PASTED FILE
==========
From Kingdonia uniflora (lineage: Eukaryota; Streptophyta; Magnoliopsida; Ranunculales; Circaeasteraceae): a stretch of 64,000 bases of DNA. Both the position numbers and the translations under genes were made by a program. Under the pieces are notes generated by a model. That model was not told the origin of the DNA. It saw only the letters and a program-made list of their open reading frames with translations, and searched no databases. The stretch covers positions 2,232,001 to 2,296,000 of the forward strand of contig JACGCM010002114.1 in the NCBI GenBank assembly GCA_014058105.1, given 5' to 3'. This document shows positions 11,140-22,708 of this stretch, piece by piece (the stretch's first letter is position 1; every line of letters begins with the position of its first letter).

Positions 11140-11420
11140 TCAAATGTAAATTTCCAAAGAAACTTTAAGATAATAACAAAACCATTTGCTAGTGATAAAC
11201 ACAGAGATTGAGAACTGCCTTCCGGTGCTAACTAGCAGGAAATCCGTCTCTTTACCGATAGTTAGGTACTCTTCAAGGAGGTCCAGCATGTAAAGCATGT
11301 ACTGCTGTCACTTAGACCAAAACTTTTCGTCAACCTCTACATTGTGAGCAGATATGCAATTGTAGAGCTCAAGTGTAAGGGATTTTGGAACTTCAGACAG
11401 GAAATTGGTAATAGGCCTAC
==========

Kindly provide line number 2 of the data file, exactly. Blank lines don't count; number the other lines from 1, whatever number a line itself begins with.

Positions 11140-11420